Now we want to know what other classic cars you’d like to see remade in new and different ways. We heard just this week about Dodge’s recent debut of the new Challenger GT, which can’t use the Hellcat V8, but can deliver power to all four wheels. What do you think of that? Are you interested in test-driving one? We’ll mention a few similar reimagined classics below, and we’d be happy to see what you think of those, but we want to see your ideas, too. We can’t promise any of them will actually get built, of course, but we’d love to help get a great revision into production. Continue reading >>>
“Volkswagen is making a new Microbus!”
My wife excitedly read the headline out loud over the weekend, to which I replied, “Yeah, they’ve been saying that for the last decade or so. Let me guess, that story is about a modern electric version?”
“Yeah,” she said, “So you don’t think it’ll happen?”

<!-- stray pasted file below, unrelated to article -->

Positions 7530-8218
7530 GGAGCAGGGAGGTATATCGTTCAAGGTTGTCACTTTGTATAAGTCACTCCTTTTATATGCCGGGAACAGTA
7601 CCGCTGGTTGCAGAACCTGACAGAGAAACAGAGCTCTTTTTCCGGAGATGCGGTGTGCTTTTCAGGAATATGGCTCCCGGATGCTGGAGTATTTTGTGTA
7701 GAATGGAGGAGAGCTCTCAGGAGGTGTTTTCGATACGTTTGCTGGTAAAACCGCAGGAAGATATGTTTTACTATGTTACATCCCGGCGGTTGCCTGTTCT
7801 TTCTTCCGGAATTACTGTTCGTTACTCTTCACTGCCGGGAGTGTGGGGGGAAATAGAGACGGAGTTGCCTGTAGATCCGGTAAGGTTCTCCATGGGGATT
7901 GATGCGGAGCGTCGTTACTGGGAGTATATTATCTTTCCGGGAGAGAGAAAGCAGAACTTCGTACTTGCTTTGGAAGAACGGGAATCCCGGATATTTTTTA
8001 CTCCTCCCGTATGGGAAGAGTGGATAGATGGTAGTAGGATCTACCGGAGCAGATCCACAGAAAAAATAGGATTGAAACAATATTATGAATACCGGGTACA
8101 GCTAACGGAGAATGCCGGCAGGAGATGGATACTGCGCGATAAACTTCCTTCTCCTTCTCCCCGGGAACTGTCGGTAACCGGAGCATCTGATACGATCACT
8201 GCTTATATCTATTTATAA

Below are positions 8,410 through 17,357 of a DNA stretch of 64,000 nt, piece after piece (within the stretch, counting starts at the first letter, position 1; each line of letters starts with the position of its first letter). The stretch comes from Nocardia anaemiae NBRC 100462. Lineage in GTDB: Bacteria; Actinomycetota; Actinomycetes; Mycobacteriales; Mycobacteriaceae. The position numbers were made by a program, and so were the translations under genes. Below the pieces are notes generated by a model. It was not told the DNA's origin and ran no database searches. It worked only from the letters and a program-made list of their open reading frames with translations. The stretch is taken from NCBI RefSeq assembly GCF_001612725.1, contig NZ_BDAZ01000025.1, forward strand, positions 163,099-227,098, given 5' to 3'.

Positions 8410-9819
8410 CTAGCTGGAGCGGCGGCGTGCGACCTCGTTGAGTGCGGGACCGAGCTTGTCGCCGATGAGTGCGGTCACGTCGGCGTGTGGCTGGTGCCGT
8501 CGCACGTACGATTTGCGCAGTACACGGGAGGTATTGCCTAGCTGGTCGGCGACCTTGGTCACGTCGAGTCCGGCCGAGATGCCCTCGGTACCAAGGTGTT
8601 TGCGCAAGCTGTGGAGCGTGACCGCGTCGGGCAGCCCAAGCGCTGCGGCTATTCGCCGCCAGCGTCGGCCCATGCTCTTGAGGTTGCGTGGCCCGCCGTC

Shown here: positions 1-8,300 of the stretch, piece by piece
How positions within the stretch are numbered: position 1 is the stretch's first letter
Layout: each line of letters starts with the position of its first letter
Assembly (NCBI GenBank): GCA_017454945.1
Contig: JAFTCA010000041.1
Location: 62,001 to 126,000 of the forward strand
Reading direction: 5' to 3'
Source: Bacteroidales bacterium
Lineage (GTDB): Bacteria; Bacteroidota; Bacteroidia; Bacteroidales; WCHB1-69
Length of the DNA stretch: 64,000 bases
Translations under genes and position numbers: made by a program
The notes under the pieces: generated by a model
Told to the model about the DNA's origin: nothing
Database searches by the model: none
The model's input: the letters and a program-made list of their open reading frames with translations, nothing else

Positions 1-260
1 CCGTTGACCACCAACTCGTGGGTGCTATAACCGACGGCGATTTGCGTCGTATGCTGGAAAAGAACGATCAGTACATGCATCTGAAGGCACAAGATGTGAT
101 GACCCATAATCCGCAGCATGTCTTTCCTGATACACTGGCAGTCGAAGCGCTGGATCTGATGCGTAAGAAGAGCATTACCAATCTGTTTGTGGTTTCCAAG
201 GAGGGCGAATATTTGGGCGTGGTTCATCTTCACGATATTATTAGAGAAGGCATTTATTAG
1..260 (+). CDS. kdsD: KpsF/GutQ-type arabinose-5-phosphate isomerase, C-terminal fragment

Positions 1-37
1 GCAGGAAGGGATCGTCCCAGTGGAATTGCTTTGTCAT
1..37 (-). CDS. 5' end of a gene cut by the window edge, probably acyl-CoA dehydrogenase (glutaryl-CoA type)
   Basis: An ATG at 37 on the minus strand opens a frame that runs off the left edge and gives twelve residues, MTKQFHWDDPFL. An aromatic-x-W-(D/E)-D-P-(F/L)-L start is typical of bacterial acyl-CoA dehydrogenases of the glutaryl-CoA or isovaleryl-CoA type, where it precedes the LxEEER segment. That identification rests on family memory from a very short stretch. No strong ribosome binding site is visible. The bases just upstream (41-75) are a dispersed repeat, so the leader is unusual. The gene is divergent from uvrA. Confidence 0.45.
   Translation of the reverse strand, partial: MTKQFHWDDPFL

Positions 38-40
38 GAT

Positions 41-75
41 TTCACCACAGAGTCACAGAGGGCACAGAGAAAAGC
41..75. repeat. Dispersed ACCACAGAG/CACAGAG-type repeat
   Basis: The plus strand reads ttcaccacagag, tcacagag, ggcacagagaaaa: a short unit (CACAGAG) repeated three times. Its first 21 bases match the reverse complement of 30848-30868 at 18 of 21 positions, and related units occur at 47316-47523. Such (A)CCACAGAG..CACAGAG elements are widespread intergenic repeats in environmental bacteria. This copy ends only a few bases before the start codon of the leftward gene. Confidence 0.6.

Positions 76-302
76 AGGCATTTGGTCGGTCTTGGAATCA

I didn’t mean to crush her hopes, but rumors of a new version of the much-loved VW Microbus have circulated for years. The company has even trotted out occasional concepts, further stoking the fire and raising hopes of the rabid Microbus U.S. fan-base.
My first thought when hearing about a “new” concept was that an old article had been recycled. But, sure enough, Volkswagen has shown a new concept, called the I.D. Buzz, at the auto show in Detroit.
The Honda NSX, known in America as an Acura, began life over 25 years ago as a lower-priced and mechanically reliable alternative to the V8-powered Ferrari supercars.
Introduced in 1990, the NSX became the world’s first mass-produced car to feature an all-aluminum body and was powered by an aluminum 3.0-liter V6 engine, which featured Honda’s VTEC (Variable Valve Timing and Lift Electronic Control) system, along with a choice between a 5-speed manual and 4-speed automatic transmission.
The NSX became a spectacular success and remained in production until 2005. Fans mourned the loss of their Japanese supercar and eagerly watched the headlines in anticipation of its return.
As of this year, the NSX is not only back with a vengeance, but it will likely launch an entire platform of supercar goodness.
The 1970s were similar to today in that drivers wanted efficient cars to combat rising gas prices. The Civic and Accord did just that, while providing a dependable, high-quality, and fun-to-drive experience.
A smash success from day one, the 1.6-liter 68-hp Accord came with a nearly 50-mpg rating from the EPA.